Interesting report reproduced from today’s Curmudgeon concerning Kiteboarding and Olympic Sailing.
The International Sailing Federation (ISAF) is concerned about the future of Sailing as an Olympic event. In May 2010, a special committee published their draft report that focused on the problems of Olympic Sailing, that are many when compared with other Olympic events.
Solving the issue depends on what side of the fence you stand. From the outside, Olympic Sailing is a mess. It is hugely expensive for competitors and hosts, it provides very little revenue from spectators and media rights, and it is highly technical.
However, from inside the sport, Olympic Sailing has evolved to what it is based on what it was. An Olympic Sailing event isn’t that much different than most regattas, other than the parties aren’t very wild and there are nearly as many coaches (and RIBs) as entrants. Like nearly everything else in our world, success at the Olympic level has escalated, and now requires more effort and focus. For Sailing, more effort translates quickly to more expense, thus uncomfortably dividing the haves and the have nots. For the International Olympic Committee (IOC), which seeks to bring the world together through sport, Sailing is not the best component of their formula.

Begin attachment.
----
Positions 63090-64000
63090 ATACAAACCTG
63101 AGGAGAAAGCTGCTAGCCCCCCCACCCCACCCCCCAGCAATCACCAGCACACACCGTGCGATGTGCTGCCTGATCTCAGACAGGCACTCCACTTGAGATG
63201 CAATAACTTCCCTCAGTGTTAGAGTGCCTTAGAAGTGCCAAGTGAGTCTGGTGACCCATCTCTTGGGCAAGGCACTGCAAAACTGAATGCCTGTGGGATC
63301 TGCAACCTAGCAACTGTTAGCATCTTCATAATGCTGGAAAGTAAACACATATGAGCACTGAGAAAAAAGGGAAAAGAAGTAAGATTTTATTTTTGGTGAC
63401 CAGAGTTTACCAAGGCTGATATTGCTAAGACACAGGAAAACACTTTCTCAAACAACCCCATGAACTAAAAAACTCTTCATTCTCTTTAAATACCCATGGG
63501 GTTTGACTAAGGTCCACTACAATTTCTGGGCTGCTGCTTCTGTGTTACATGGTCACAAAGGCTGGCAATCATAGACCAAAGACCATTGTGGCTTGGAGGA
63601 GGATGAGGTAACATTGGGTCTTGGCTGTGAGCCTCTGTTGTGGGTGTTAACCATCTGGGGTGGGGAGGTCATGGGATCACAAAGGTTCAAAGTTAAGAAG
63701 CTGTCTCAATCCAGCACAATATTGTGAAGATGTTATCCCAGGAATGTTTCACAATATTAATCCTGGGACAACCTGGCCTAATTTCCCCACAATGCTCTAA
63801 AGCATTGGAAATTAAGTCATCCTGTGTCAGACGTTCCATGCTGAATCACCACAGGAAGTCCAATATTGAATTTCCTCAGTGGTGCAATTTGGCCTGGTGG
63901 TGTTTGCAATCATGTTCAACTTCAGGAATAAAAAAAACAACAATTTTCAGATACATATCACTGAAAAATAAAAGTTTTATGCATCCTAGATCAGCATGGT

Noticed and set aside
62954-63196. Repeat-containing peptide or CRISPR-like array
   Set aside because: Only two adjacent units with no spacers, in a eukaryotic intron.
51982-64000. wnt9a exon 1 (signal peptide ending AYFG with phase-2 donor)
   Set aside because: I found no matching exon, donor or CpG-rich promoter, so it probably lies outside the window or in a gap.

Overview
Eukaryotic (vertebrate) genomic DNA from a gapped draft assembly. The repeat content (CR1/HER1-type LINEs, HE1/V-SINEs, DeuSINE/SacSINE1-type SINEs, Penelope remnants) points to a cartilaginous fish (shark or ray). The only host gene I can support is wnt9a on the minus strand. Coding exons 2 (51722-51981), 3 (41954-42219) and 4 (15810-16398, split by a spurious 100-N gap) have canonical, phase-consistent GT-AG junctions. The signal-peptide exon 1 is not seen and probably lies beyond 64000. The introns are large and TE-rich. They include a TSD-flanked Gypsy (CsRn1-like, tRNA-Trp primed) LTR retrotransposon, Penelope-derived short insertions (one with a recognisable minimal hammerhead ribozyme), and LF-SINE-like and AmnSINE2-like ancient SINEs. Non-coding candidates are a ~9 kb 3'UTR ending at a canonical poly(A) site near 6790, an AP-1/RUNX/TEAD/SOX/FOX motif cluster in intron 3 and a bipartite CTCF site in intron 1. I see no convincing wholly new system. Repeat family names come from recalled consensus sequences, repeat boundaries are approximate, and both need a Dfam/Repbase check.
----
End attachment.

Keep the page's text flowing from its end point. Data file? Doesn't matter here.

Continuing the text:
To the rescue, at least in their eyes, is the International Kiteboard Association (IKA). The IKA is an International Class Association of ISAF and is responsible for the global administration of this part of the sport. They believe that Kiteboarding has all of the things that the Olympic Sailing events do not, and provides the solution for all the problems that the IOC has with Sailing. To state their case, the IKA has published a strategy paper that highlights the following key issues:
– Make sailing accessible and affordable
– Make sailing attractive to the youth of the world
– Make sailing attractive to media and spectators
– Reduce costs at the Olympic Games
– Simplify qualification systems for the Olympic Games
The strategy paper states the shopping list of problems with Olympic Sailing, many of which are broad problems for the entire sport, and how Kiteboarding can provide the solutions.
Given how ISAF is not an organization known for its ‘visionary’ aptitude, it would be a shocker to see Kiteboarding become an Olympic event. However, given that the IOC provides ISAF with 65% of its income (2004 figures) so as to manage Olympic Sailing, keeping Sailing in the Olympics will prevent ISAF from having to drastically redesign itself, and may motivate them to think outside the box.
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